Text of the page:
The obstruction call may have given Farrell a reprieve following several horrible and costly judgment calls of his own.
First and foremost, was his Grady Little-esque decision to send Brandon Workman, he of exactly zero major-league at bats, to hit in the ninth with one out. Workman had no chance against Trevor Rosenthal, who got the win.
The simple double switch of having Ross bat for Workman and then putting him behind the plate for Saltalamacchia most likely would have prevented the errant throw to third in addition to giving the Red Sox a slight chance against Rosenthal.
One thing is for sure, the Red Sox should stop making desperate throws to third base when the Cardinals are in a position to tie the game or take the lead late in the game. It's failed them two games in a row. Two bad throw have keyed two straight World Series losses.
The debate over why Farrell let Workman bat, why Napoli never batted in this game or why Saltalamacchia threw to third in the ninth, with Pete Kozma on deck and two out, after he got the lead runner at the plate, will still be discussed over lunch by Red Sox fans at the Sunshine Rest Home in 2053.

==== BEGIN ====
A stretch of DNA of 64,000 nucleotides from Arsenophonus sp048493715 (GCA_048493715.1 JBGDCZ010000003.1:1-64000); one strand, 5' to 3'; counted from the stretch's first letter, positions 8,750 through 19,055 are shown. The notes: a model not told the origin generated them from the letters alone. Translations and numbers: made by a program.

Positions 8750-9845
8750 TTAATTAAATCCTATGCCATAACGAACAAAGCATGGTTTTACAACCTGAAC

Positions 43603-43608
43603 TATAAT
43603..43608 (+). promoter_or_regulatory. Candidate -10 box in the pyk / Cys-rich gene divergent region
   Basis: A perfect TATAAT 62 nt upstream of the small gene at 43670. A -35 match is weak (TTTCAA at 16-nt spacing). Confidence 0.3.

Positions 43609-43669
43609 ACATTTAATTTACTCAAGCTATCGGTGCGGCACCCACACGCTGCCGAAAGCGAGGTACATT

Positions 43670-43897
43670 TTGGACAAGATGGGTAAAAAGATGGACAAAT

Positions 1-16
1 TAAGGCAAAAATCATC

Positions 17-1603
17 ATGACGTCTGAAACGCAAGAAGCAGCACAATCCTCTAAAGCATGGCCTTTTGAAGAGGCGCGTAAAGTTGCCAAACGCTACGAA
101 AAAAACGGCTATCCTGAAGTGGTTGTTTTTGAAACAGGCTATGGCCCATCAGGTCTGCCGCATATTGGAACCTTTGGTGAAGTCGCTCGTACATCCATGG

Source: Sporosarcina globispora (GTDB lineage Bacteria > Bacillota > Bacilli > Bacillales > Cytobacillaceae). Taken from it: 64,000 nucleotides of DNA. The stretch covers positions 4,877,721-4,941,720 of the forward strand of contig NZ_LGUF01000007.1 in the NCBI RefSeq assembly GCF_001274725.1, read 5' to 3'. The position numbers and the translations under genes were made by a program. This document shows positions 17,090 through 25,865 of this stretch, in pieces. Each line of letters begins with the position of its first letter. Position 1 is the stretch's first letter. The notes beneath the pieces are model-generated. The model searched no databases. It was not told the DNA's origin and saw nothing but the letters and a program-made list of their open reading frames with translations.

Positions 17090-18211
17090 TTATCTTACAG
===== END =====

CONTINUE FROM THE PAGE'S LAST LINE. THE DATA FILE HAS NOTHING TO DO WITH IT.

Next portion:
The Red Sox trailed 4-2 before scoring two runs in the seventh. Xander Bogaerts continued his inevitable march to Cooperstown enshrinement in 2039 with a game-tying, two-out single.
Craig Breslow Schiraldi returned Saturday just in time to put a pair of runners on base thanks to a basehit and a hit batsman. Both would score, giving the Cardinals that 4-2 advantage.
The Red Sox have re-branded themselves in 2013 by mirroring Boston's rise from the ashes, both literal and metaphorical, from the Boston Marathon bombings. The never-say-die Boston Strong Globe Sox have been the team of comebacks, clutch-ninth-inning home runs and a light's out bullpen for six months.
But those guys have been missing for the past two games of this World Series.
And they'd better get back soon if Red Sox Nation wants the storybook ending it's been hoping for all season.